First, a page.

Data compression plays a pivotal role in improving system performance and reducing energy consumption, because it increases the logical effective capacity of a compressed memory system without physically increasing the memory size. However, data compression techniques incur some cost, such as non-negligible compression and decompression overhead. This overhead becomes more severe if compression is used in the cache. In this article, we aim to minimize the read-hit decompression penalty in compressed Last-Level Caches (LLCs) by speculatively decompressing frequently used cachelines. To this end, we propose a Hot-cacheline Prediction and Early decompression (HoPE) mechanism that consists of three synergistic techniques: Hotcacheline Prediction (HP), Early Decompression (ED), and Hit-history-based Insertion (HBI). HP and HBI efficiently identify the hot compressed cachelines, while ED selectively decompresses hot cachelines, based on their size information. Unlike previous approaches, the HoPE framework considers the performance balance/tradeoff between the increased effective cache capacity and the decompression penalty. To evaluate the effectiveness of the proposed HoPE mechanism, we run extensive simulations on memory traces obtained from multi-threaded benchmarks running on a full-system simulation framework. We observe significant performance improvements over compressed cache schemes employing the conventional Least-Recently Used (LRU) replacement policy, the Dynamic Re-Reference Interval Prediction (DRRIP) scheme, and the Effective Capacity Maximizer (ECM) compressed cache management mechanism. Specifically, HoPE exhibits system performance improvements of approximately 11%, on average, over LRU, 8% over DRRIP, and 7% over ECM by reducing the read-hit decompression penalty by around 65%, over a wide range of applications.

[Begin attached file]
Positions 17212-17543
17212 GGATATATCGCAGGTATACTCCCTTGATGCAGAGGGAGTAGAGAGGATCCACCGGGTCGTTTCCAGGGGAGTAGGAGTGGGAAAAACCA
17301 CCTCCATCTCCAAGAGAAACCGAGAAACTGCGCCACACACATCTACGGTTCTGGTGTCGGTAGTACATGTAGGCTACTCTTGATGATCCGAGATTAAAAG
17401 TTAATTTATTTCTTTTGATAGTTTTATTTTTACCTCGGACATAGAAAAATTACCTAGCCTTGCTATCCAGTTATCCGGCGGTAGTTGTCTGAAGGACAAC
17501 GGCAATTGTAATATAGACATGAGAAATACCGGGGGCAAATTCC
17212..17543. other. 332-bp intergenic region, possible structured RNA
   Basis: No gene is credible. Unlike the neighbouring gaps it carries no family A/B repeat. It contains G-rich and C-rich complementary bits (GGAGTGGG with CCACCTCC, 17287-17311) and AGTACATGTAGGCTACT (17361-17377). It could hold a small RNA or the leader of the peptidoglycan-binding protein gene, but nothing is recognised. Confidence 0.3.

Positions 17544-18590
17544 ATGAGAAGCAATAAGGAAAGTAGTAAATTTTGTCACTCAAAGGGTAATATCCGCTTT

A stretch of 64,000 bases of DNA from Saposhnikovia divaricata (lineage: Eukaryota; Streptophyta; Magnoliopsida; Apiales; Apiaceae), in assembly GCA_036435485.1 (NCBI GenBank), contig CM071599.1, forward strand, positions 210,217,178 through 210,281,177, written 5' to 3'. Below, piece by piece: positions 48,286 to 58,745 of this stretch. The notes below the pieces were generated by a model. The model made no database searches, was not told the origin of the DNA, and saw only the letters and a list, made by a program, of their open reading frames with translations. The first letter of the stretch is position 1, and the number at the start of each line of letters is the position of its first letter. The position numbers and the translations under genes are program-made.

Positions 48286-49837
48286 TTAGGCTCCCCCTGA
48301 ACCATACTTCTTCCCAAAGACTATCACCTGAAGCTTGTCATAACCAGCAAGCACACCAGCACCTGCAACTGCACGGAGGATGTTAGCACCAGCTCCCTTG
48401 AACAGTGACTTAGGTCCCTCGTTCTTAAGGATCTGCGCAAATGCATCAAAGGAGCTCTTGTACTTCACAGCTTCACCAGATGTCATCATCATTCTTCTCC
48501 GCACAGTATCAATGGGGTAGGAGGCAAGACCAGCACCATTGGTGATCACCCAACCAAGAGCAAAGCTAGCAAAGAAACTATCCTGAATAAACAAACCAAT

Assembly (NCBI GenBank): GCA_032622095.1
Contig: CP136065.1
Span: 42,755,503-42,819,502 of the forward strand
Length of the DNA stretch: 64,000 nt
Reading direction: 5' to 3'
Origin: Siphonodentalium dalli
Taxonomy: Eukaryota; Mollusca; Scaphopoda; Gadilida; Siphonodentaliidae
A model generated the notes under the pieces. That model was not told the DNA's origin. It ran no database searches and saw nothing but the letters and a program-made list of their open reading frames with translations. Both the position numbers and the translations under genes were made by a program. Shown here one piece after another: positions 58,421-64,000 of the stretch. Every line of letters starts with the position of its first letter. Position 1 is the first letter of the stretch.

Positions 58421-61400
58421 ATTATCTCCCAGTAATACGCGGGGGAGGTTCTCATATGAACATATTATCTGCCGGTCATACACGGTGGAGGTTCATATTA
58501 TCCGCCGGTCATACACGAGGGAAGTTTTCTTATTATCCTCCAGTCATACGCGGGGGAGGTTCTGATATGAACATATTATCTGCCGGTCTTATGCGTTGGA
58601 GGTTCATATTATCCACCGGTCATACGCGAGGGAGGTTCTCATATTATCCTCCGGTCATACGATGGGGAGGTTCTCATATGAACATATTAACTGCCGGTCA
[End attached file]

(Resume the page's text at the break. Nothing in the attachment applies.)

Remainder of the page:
|Journal||ACM Transactions on Design Automation of Electronic Systems|
|Publication status||Published - 2017 Apr|
- Cache management policy
ASJC Scopus subject areas
- Computer Science Applications
- Computer Graphics and Computer-Aided Design
- Electrical and Electronic Engineering